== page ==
This illustrated unbiased rain gutters buying guide shows you how to buy the right rain gutters and mounting system for your house.
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Rain pounds your roof and torrents of water spill over the eaves. You can’t walk out the front door without passing under a mini-Niagara. And the basement? Better fire up the sump pump. Get the idea?
Rain Gutters Overview
Granted, rain gutters aren’t exactly glamorous, but they handle a critical task: routing the runoff from a very large surface—your roof—to proper drainage away from the house. By doing this, they keep your house high and dry, protecting siding, windows, doors, and foundation from water damage.
Though most gutters are installed on existing roofs, adding them during re-roofing simplifies installation and allows them to be fully integrated into the roof system. If you’re thinking about installing a new roof, your timing couldn’t be better.
Of course, gutters aren’t necessary for every house. Broad overhangs may cast runoff well away from a house, where proper grading and drainage can carry it safely away. If this is the case with your house, save your money for a different type of rainy day.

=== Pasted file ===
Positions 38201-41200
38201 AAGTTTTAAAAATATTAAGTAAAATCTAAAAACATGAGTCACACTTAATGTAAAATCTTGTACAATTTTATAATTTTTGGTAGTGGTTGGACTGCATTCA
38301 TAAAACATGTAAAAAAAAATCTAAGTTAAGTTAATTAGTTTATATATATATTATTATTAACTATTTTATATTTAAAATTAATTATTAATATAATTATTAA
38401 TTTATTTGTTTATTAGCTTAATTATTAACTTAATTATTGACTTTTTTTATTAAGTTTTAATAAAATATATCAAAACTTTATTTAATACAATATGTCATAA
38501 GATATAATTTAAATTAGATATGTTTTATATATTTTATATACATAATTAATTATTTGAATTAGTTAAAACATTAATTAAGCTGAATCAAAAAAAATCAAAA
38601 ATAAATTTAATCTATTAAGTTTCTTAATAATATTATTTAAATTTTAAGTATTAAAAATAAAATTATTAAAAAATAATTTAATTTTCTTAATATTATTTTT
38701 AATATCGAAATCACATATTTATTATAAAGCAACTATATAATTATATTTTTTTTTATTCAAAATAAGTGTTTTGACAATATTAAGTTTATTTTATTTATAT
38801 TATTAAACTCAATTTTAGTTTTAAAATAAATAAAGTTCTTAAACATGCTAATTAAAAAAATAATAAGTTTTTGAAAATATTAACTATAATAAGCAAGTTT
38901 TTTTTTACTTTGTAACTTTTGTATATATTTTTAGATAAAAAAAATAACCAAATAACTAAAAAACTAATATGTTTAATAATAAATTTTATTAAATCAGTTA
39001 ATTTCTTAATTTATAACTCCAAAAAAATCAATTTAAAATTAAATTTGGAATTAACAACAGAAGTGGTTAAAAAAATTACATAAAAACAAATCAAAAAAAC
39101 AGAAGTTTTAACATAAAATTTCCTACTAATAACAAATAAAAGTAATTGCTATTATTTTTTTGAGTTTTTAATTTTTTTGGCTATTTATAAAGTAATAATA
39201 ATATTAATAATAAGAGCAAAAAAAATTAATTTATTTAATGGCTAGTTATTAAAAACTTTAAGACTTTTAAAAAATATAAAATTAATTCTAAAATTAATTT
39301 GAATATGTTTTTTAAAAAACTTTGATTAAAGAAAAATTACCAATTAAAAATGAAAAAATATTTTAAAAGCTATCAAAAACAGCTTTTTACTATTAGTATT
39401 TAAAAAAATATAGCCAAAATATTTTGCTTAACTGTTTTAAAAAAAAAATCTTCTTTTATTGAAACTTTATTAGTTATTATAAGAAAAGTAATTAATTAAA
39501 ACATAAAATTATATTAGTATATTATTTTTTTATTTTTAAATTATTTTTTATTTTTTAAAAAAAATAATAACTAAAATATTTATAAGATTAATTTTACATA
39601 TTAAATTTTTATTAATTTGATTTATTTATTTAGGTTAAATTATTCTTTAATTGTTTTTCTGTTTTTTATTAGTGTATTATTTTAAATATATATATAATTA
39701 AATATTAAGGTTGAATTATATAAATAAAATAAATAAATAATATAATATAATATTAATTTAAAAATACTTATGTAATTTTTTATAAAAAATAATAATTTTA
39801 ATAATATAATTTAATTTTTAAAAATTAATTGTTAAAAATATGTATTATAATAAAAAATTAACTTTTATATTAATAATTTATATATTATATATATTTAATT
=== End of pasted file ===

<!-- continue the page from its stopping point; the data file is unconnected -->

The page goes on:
Both do-it-yourself and professionally installed gutters are available. You can buy do-it-yourself gutter systems made of vinyl, sheet metal, and aluminum at home improvement centers. Or you can have professional gutter companies install any of numerous gutters touted as “seamless,” “soldered,” “continuous,” “copper,” “sheet metal,” and more. What type of gutters and mounting system should you choose for your house? The following information will help you sort through the options.
Rain Gutter Sizes & Profiles